Cyber hacker ring found breaking into emails to gain market edge
FireEye identified the team on Monday as a collective of
native English-speaking operators focused on utilizing their
hacking skills for the market edge – predominantly in the
pharmaceutical and healthcare sectors, where any details of
regulatory decisions, clinical trials, or legal issues could
potentially influence market prices.
The group has launched attacks on the email accounts of at least 100 firms. FireEye Threat Intelligence Manager Jen Weedon told Reuters that the group – which it dubbed FIN4 – specifically targeted individuals who likely had access to highly insider data. Among these were executives, legal counsel, outside consultants, and researchers.
“They are pursuing sensitive information that would give them privileged insight into stock market dynamics,” Weedon stated.
Investment bankers and attorneys were also targeted. However, the company would not release specific details of the victims, only stating that three of the affected organizations are publicly listed on the New York Stock Exchange. However, they did offer some speculation as to the identity of the attackers.
“We suspect they are Americans, given their Wall Street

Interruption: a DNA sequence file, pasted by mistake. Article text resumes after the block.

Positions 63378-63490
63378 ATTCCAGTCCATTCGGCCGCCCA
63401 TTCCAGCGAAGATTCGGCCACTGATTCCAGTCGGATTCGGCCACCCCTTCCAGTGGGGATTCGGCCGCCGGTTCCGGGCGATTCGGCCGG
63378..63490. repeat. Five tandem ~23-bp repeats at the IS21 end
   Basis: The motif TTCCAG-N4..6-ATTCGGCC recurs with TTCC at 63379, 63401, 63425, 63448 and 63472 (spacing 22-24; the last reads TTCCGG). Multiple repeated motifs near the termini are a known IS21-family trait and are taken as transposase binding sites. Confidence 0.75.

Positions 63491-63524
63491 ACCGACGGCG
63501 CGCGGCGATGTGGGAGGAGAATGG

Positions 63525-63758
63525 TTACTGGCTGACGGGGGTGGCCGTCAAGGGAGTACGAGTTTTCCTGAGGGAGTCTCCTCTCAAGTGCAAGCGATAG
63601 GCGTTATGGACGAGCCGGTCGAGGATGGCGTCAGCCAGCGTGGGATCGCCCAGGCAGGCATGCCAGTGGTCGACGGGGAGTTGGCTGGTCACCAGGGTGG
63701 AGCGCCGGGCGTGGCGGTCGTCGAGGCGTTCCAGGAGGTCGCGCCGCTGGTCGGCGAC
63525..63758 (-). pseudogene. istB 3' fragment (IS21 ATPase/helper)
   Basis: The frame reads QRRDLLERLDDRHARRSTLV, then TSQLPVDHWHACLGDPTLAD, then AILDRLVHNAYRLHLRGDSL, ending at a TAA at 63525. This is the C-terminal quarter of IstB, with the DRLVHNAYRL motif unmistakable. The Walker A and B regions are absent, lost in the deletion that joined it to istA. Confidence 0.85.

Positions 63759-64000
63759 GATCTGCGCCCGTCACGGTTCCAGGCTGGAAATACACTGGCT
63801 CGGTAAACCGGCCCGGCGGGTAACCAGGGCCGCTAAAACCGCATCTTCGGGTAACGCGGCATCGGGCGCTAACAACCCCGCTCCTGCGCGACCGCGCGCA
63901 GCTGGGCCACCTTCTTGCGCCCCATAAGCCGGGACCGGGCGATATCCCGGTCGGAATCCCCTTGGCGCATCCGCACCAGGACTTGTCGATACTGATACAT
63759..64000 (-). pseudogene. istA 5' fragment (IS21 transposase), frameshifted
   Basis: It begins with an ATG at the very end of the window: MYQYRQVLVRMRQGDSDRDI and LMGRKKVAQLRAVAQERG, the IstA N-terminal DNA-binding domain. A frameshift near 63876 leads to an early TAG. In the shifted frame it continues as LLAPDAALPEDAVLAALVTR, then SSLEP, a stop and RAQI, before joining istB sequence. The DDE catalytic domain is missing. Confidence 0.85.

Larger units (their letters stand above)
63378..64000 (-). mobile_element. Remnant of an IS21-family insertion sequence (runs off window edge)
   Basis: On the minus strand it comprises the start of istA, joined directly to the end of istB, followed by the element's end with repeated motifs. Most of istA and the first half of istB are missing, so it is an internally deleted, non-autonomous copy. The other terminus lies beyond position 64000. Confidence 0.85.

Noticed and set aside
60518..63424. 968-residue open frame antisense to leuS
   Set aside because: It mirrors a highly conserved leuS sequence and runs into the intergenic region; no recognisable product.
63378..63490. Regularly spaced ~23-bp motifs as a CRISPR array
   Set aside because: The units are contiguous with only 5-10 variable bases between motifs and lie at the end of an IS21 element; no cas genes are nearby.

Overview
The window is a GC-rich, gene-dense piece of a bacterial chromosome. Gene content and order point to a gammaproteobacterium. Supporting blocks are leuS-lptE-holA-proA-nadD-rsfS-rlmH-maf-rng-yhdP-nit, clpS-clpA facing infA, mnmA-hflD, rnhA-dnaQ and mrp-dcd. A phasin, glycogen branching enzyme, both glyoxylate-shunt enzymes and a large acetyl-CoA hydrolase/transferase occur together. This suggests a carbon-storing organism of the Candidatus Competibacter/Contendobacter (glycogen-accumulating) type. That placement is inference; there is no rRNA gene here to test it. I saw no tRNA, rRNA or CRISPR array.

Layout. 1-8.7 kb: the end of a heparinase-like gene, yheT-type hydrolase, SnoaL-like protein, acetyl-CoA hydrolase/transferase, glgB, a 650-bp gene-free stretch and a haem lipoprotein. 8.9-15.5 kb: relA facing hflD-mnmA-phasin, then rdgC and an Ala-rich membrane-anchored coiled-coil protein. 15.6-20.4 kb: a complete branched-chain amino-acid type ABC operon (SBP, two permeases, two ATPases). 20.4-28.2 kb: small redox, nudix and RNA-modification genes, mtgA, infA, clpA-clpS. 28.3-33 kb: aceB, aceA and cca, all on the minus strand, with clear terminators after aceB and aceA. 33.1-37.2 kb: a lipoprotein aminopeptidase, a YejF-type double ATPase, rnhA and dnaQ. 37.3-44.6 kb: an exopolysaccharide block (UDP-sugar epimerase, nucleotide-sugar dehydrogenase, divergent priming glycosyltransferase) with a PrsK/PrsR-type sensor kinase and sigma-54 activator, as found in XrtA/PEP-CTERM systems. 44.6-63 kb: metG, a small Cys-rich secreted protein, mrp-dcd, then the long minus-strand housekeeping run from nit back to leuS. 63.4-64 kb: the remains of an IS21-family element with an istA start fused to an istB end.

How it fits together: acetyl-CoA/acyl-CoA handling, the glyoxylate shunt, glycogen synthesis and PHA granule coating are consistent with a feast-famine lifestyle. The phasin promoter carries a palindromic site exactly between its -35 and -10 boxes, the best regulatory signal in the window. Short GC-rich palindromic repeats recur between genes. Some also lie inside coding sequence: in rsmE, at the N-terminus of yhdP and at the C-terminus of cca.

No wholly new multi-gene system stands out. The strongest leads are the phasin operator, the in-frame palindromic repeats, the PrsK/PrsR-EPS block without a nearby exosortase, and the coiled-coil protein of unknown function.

inside knowledge,” Weedon said, recognizing that they knew
the 'language' and likely knew their targets. “They seem to
have worked on Wall Street.”
“In order to get useful inside information, FIN4 compromises the e-mail accounts of individuals who regularly communicate about market-moving, non-public matters,” the report said.
However, beyond recognizing the hackers as native English speakers, likely of North American or Western European background, the group was unable to locate their identities on account of their Tor (Onion Router) network usage.
“They are native English speakers who can inject themselves seamlessly into email threads,” Weedon said, adding that “if it’s not an American, it is someone who has been involved in the investment banking community and knows its colloquialisms really well.”
However, the hackers did not try to employ the use of malware to attempt further incursions into organizations’ networks. It was a simple case of reading emails, while deleting any notifications to the owners that their accounts had been infiltrated.
“Given the types of people they are targeting, they don’t need to go into the environment; the senior roles they target have enough juicy information in their inbox,” said Weedon.